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What’s Behind the Walls Can Come Out to Bite Your Budget

August 22, 2011

Homes are inherently obvious and yet totally opaque.  They’re obvious because everybody lives in one and they’re made of stuff that all of us have seen our entire lives (walls, windows, roofs, etc.).  But they’re also opaque literally.  Most people have no idea what is under the top coat of paint that surrounds them.  They usually live in terror about wires, pipes, heating ducts, etc.  Truth is, the innards of your home are like the innards of any machine, say our car’s engine.  They’re made by man, assembled by man and ultimately can be reworked by man.  But it all comes down to cost. 

Opening up walls to see what’s inside them reveals a variety of things:

  1. Things that go between floors like forced air ducting and staircases and waste lines (the pipes that actually use gravity to take the after effects of washing and personal hygiene out of your house).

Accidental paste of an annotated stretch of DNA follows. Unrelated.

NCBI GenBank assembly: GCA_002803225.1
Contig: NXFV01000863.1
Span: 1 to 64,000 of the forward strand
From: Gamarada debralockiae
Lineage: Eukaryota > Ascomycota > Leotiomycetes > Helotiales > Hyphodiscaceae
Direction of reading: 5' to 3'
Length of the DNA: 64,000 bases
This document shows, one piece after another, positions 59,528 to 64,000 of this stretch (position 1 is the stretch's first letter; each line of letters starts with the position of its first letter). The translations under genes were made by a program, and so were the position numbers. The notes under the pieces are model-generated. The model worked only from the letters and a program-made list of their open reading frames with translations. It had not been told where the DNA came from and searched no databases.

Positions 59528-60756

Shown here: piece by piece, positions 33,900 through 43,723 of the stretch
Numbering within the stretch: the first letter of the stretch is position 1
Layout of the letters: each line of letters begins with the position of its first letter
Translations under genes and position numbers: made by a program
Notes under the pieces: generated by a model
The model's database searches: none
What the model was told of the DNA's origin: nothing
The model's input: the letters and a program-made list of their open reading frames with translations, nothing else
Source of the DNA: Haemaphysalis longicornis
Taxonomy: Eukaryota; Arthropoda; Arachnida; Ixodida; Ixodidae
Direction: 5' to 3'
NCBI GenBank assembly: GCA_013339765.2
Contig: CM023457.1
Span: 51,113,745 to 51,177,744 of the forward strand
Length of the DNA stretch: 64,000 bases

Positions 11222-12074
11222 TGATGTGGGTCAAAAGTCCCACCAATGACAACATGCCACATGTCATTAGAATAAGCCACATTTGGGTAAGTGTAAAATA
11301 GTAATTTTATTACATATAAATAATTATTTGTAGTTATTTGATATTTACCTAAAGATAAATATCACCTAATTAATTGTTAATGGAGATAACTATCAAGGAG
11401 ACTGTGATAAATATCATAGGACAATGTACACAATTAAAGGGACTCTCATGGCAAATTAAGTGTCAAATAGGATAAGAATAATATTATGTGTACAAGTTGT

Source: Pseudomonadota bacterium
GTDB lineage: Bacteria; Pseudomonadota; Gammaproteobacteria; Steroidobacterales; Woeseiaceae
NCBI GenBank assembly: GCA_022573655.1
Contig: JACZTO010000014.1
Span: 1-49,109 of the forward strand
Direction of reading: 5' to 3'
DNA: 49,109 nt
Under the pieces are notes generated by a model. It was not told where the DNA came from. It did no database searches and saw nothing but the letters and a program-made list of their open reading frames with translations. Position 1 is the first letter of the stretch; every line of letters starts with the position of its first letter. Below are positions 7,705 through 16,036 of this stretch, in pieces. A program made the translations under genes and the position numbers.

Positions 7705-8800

2. Things that contain stuff under pressure (hot and cold running water, electricity, the heated water that’s used for your radiators) can be moved quite easily.
  3. Relocating structure.  The structure of your home accommodates two types of forces that affect every building – gravity (holding things up) or the loads that wind and earthquakes put on our homes – the sideways forces.  Gravity can be accommodated by beams that redirect the weight of your structure and the things that sit upon it down into the ground by your foundation under your home.  The stuff that stiffens your home from “the shakes” involves stiffening elements so that parts of your home are quite rigid.  Yes – both accommodating changes that affect these realities can be a little pricy.

 It’s probably not a good idea to remove the skin over your walls without understanding the dangers of what’s behind them.  So if you want to do a little selective demo perhaps it’s a good idea to talk to a builder about where it’s “safe” to actually see what’s behind a wall you’re interested in moving.

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